Done ranting about Kabir Singh? Watch Noblemen, a movie which shows bullying, one of the earliest signs of toxic masculinity

Toxic masculinity can be seen in young boys in the form of bullying, and Noblemen’s gritty portrayal of child bullies is an eye-opener.

 |  2-minute read |   13-07-2019
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The stupendous success of Kabir Singh and writer-director Sandeep Reddy Vanga’s defence of the titular hero’s flaws have made toxic masculinity a much-discussed subject. But it was Noblemen, a little-seen, independent film that handled it best. Produced by Yoodlee Films and directed by Vandana Kataria, the adolescent drama offers a gritty look at bullying and the troubling repercussions of it. The film’s impact is all the more disturbing thanks to the compelling performances by Ali Haji and Muhammad Ali Mir who play the victim and key perpetrator, respectively.

Set in a boarding school in Mussoorie, the film by Kataria — an erstwhile production designer whose credits include Detective Byomkesh Bakshy! — separates the cool gang from the nerds. Led by Arjun (Ali Mir) the cool are aggressive, the nerds, with Shay (Haji) as the central character, are sensitive. The drama begins when Shay bags the coveted part of Bassanio in Merchant of Venice much to the annoyance of his senior, Baadal (Shaan Grover), who wants it only to impress the new girl (Musaan Jaferi) in the predominantly boys’ school.

nobleman690_071219072641.jpg A still from Noblemen, a film set in a boys’ boarding school. Vandana Kataria helms her first film brilliantly. (Source: Mail Today)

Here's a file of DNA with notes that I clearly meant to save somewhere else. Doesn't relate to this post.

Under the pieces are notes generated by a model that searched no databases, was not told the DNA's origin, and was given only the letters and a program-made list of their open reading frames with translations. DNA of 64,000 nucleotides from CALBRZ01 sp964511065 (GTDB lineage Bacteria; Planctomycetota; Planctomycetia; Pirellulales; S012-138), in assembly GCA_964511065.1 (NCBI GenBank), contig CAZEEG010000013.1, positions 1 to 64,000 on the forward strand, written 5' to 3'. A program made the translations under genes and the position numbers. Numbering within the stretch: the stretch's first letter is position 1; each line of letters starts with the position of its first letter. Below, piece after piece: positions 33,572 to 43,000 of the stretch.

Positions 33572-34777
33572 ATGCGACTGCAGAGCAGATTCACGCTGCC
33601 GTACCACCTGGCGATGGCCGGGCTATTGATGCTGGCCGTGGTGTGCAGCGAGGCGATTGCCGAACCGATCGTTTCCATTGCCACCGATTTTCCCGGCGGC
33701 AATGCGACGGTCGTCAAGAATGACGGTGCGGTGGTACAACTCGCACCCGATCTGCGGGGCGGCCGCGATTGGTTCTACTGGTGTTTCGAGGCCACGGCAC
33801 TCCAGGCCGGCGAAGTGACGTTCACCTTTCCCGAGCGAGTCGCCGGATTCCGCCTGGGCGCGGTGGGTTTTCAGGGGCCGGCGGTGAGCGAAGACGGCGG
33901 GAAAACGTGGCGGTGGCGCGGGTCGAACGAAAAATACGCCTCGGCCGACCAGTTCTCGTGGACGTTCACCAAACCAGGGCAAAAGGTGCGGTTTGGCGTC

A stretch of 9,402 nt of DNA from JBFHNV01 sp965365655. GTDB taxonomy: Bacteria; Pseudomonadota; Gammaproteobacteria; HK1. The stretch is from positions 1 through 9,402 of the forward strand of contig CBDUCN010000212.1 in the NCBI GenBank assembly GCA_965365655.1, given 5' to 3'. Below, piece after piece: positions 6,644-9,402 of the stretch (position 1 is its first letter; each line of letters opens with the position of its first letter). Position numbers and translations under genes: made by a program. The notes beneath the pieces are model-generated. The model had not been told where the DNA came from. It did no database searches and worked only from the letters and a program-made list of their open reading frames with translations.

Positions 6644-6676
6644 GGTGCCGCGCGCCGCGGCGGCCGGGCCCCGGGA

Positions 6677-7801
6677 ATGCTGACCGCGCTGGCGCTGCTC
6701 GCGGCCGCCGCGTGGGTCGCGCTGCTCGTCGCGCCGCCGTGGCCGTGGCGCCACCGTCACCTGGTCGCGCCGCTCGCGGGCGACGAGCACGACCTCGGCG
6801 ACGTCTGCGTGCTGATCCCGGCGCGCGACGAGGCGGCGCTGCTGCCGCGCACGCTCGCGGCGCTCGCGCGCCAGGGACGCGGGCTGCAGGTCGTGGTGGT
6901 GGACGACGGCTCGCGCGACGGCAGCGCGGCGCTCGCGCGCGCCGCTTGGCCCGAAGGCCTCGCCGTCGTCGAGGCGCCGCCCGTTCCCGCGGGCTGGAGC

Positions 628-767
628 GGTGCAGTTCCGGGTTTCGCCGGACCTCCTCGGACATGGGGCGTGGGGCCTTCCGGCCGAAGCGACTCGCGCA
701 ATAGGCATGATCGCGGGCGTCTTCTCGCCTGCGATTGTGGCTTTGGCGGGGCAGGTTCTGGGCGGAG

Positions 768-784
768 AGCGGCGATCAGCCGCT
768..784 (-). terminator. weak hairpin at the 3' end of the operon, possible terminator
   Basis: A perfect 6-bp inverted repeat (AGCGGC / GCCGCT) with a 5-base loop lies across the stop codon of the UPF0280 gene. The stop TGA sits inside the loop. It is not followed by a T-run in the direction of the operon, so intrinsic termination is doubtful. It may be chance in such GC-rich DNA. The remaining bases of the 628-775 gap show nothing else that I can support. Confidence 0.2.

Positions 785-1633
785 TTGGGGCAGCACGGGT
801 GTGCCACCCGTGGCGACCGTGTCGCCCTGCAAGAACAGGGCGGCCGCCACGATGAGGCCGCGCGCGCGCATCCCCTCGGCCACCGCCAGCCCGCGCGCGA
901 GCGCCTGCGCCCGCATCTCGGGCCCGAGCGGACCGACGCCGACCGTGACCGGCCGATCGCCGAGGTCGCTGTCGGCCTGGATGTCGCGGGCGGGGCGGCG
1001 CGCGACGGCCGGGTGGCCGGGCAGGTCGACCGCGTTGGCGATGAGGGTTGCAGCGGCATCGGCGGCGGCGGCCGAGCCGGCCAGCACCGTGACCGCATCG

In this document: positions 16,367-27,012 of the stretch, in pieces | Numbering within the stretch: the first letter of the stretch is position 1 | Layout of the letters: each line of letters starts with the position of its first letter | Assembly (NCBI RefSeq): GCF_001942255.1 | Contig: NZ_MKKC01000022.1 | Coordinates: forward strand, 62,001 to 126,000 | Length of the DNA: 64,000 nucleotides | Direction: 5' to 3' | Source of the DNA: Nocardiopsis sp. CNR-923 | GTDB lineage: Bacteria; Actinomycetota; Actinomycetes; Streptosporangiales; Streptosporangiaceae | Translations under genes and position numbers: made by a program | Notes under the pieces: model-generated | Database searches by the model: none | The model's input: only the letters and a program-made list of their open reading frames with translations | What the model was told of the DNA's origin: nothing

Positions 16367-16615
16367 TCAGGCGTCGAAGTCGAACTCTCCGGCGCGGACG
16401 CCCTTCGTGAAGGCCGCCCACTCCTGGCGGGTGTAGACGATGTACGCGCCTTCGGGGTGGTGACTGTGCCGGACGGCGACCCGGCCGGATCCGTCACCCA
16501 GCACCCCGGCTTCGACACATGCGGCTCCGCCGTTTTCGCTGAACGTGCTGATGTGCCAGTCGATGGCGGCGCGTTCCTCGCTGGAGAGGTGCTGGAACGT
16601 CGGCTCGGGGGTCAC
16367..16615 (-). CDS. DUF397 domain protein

Baadal seeks the help of Arjun, the popular football team captain, and the most feared in school, to get Shay to let go of the role. The junior though refuses to budge. In Shay, Arjun has finally found a rival with resilience. Arjun’s tactics to break Shay are not for the fainthearted. The more Shay fights back, the more he is made to suffer. When Shay reluctantly shares his woes with his drama teacher (Kunal Kapoor), things fall apart. Kataria looks at how bullying in school is one of the earliest signs of toxic masculinity. She also hints at the root of the malady — Arjun has a domineering, hard-to-please father while Baadal uses his father’s acting credentials to be an entitled brat.

Under relentless attack, Shay soon finds his principles tested and begins to lose sight of right and wrong. What are the limits of endurance? When push comes to shove, should morality even be considered? Noblemen’s knockout blow towards the end is foreseeable for those familiar with Shakespeare’s work, yet it is still rewarding. Kataria’s first film is a powerful tale about friendship, intimidation, violence and betrayal. It deserves your attention as much as Kabir Singh has. Wait for it to come on a digital platform soon.

(Courtesy of Mail Today)

Also Read: Baby, love hurts: Bollywood's romance with violence against women has been its most enduring affair

Writer

Suhani Singh Suhani Singh @suhani84

The writer is Senior Associate Editor, India Today.

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